Slowly the rest of the group appeared in groups of two or more, cheered on by everyone else. Cameras were everywhere as we tried to capture the awesomeness of the moment. A song arose from the expert singers in the group and all joined in to produce beautiful music that expressed the feelings better than words. Linford gathered everyone and shared a reflection on the Ten Commandments before everyone escaped from the group picture pose. Darkness crept in rapidly so it became important to hurry down. I choose to head down a little bit ahead of the group so that I could reflect and process all that has been on my mind. Even if it wasn’t the Mount Sinai of the Bible, the mountain top experience and the struggles that come between the valley and mountain gave new insights into the Bible and how God has interacted with me in my life.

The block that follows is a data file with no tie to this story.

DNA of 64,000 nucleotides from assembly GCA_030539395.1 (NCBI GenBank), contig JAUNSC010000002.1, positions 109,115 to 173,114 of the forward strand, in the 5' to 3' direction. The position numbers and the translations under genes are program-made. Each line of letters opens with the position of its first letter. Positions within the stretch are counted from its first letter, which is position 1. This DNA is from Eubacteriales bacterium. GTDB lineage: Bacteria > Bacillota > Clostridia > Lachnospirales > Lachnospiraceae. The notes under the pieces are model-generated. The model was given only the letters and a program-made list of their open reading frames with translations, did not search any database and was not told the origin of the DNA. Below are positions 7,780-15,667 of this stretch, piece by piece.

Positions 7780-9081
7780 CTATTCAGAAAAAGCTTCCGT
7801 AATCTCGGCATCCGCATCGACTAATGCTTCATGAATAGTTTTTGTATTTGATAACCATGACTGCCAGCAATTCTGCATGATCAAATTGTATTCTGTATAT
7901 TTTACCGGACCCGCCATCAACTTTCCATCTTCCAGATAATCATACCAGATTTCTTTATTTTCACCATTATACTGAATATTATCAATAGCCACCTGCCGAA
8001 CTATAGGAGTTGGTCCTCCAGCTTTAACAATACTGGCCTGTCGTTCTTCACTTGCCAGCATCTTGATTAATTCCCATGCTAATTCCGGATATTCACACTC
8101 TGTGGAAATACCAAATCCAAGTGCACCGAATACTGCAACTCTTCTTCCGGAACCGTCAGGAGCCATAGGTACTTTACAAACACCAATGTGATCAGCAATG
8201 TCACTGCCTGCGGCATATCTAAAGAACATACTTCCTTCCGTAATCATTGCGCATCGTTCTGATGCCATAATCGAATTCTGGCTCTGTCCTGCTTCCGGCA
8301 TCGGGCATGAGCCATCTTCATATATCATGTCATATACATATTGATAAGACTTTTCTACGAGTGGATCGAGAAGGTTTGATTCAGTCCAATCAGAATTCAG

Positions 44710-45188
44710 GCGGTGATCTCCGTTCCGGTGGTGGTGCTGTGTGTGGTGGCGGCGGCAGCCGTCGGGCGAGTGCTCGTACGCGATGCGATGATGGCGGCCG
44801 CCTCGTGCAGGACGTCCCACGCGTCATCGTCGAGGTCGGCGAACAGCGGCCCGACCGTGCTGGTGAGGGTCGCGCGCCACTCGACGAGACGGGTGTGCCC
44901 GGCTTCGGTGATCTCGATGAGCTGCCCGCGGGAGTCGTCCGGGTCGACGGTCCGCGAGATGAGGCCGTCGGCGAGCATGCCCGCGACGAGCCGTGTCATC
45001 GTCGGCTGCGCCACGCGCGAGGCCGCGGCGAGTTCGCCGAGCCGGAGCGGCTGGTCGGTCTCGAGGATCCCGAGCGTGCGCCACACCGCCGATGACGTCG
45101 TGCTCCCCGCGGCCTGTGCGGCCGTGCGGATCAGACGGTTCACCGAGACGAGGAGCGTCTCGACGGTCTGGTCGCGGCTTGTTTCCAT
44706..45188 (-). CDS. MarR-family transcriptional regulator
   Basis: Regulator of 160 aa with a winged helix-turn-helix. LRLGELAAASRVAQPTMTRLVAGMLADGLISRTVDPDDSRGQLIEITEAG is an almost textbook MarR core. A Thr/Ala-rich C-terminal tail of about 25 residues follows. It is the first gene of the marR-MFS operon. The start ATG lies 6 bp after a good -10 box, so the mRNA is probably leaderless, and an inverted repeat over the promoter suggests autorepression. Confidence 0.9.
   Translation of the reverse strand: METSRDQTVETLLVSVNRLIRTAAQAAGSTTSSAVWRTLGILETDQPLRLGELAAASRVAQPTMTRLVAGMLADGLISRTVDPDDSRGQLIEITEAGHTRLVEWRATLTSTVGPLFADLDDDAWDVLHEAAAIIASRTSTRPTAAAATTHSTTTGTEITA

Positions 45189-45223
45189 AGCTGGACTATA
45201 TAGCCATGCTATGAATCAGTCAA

Like its shadow, memories of Mount Sinai followed us as we left Egypt and traveled into Jordan. While I have seen many pictures of the famous treasury at Petra, the sheer grandeur of the ancient Nabatian city was unbelievable. Our tour guide never ceased to have some tidbit of information or a joke to share as we found our way through the most well known area. The rocks that surrounded us came in all colors including red, green, white, and black. Much of the stone displayed Nabatian or Roman influence in the form of carvings or design. After singing in a church from 447 AD that had been carved in the rock and seeing a few other sites, we were turned loose to explore on our own or in small groups. My favorite part came after a forty minute hike up another mountain to a monastery with other group members. After recovering from the shock of finding the grand building carved in rock we spotted a lookout up another peak and set out. It was a perfect place to rest and gain an appreciation for the vast wilderness that so many different people groups have traveled through and lived on. Once we realized the limited time that was left until we were supposed to be back on the bus, we eagerly returned to the monastery to explore. After about ten of us crawled over the five foot high stone entrance and recognized the incredible acoustics, Ben lead us in a few songs that caused the music to vibrate through my body. These times of group singing have quickly become one of my favorite parts of the experiences and often express what words and pictures alone can not accomplish. Even though much of the land is barren and rocky upon first appearance; beauty, identity and strength have a way of developing from these unexpected places. The mountain experiences of each location has been a good reminder of the superiority of God’s wisdom and power in challenging times and places throughout the course of history.